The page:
The Canterbury Tales

There are three things which are undeniably British: Geoffrey Chaucer, trains and casual drinking. Combine the three and you’ve got an entertaining piece of student theatre with an upper lip so stiff you could chisel a bust of the Queen with it. In this new adaptation, directed by Alex Thomas and Polly Tisdale, the train to Canterbury has ground to a halt, forcing them to tell anecdotes from their lives to pass the time in the cramped train cart. Some are funny, some are tinged with sadness, but none of them fail to amuse.

An entertaining piece of student theatre with an upper lip so stiff you could chisel a bust of the Queen with it.

There are some outstanding stories here - the Miller’s tale in particular was presented and acted beautifully. There were also some surprisingly funny comic turns and unexpected gags, all of which were helped by some displays of great character acting. I wouldn’t have been surprised to have seen it done by performers with twice the age and experience of the Magdalen College School performers; the vigour with which some of the students approached their roles was clear. The strongest performance was from Chaucer himself, who maintained such an air of blissful bemusement throughout that it was easy to believe him the omnipotent writer. However, it’s also very clear that this production has flaws. Many of the scene changes, despite the musical fanfare, felt flat and a little awkward. Some lines felt as if they were simply being read aloud rather than acted which appeared to be from lack of confidence rather than a lack of skill. Whilst the energy for character portrayal was constant, the show’s overall energy ebbed and flowed; more than once there was a strange lull in the action which dragged the entire scene down. It is at these times that it becomes very obvious that this is a student production.

Overall, while it feels as if large swathes lacked polish, this is nevertheless a good show. If you’re looking for an interesting new take on Chaucer, or enjoy seeing a good lampooning of British sensibilities, give this show a try. 

Reviews by J W Close

C venues - C nova

Threesome

★★★
Greenside @ Nicolson Square

That Deadly Noir Magic

★★★
theSpace @ Surgeons Hall

The Canterbury Tales

★★★
theSpace on the Mile

The King of Monte Cristo

★★★
theSpace @ Symposium Hall

Messages from Japan / Super-cussion

★★★★
Whistlebinkies

Gary Colman: Tickling Mice

★★★

Since you’re here…

… we have a small favour to ask. We don't want your money to support a hack's bar bill at Abattoir, but if you have a pound or two spare, we really encourage you to support a good cause. If this review has either helped you discover a gem or avoid a turkey, consider doing some good that will really make a difference.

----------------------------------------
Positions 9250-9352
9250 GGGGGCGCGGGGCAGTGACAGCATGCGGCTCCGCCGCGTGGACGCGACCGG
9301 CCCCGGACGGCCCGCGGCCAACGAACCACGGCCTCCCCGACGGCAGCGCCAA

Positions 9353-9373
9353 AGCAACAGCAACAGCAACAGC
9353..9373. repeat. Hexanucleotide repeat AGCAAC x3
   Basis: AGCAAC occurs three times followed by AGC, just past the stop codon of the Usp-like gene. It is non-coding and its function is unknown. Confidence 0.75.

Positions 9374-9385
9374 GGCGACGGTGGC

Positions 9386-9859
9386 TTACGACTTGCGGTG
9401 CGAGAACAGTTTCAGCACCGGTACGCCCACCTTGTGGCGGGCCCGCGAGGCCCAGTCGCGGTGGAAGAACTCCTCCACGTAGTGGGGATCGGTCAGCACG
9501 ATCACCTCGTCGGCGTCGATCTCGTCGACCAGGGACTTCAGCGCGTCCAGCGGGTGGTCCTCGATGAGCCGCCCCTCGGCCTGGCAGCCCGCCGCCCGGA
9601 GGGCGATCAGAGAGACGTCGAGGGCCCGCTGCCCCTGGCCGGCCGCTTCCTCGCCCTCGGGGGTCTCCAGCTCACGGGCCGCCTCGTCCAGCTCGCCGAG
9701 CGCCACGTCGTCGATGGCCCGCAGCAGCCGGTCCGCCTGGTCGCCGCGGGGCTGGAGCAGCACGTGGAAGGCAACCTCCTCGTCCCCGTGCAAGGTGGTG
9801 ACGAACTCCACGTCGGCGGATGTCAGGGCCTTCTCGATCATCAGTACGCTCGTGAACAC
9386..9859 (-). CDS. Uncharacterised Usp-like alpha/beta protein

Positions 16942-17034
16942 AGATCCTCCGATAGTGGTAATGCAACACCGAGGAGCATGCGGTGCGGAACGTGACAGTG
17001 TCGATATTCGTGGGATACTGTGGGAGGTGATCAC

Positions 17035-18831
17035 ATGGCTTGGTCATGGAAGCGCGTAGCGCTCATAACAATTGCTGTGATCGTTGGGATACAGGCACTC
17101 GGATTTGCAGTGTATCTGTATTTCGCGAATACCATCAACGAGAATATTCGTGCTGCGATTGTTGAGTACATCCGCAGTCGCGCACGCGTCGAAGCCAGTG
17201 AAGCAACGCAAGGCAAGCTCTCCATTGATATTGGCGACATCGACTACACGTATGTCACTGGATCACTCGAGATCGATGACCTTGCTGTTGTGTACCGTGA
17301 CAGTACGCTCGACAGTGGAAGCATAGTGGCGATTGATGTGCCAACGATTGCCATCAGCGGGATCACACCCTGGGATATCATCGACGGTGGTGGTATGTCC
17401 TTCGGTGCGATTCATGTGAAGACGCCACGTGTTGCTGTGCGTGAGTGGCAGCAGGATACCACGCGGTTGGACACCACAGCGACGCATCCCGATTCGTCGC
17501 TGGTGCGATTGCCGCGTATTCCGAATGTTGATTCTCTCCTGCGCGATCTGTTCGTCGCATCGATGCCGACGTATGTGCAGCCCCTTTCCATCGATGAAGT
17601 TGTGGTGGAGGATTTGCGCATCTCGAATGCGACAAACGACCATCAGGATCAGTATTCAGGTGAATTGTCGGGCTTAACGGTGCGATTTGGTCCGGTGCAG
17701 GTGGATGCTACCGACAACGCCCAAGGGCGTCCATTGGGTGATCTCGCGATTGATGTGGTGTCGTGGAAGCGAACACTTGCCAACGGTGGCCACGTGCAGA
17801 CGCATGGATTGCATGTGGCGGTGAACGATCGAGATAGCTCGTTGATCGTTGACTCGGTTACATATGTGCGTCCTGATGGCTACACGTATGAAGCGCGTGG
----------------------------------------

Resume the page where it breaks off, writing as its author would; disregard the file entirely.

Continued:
You can donate to the charity of your choice, but if you're looking for inspiration, there are three charities we really like.

Mama Biashara
Kate Copstick’s charity, Mama Biashara, works with the poorest and most marginalised people in Kenya. They give grants to set up small, sustainable businesses that bring financial independence and security. That five quid you spend on a large glass of House White? They can save someone’s life with that. And the money for a pair of Air Jordans? Will take four women and their fifteen children away from a man who is raping them and into a new life with a moneymaking business for Mum and happiness for the kids.
Donate to Mama Biashara now

Theatre MAD
The Make A Difference Trust fights HIV & AIDS one stage at a time. Their UK and International grant-making strategy is based on five criteria that raise awareness, educate, and provide care and support for the most vulnerable in society. A host of fundraising events, including Bucket Collections, Late Night Cabarets, West End Eurovision, West End Bares and A West End Christmas continue to raise funds for projects both in the UK and Sub-Saharan Africa.
Donate to Theatre MAD now

Acting For Others
Acting for Others provides financial and emotional support to all theatre workers in times of need through the 14 member charities. During the COVID-19 crisis Acting for Others have raised over £600,000 to support theatre workers affected by the pandemic.
Donate to Acting For Others now

Performances

Location

The Blurb

Thrusting medieval frivolity into the 21st century, join us as we stage new versions of Chaucer’s famously tall tales. Who will reign supreme as our characters try to outdo each other with wit, brags and gags?

Most Popular See More

Dear Evan Hansen

From £30.00

More Info

Find Tickets

Cinderella The Musical

From £24.00

More Info

Find Tickets

Mary Poppins

From £24.00

More Info

Find Tickets

The Book of Mormon

From £24.00

More Info

Find Tickets

The Phantom of the Opera

From £27.00

More Info

Find Tickets

Back to the Future - The Musical

From £24.00

More Info

Find Tickets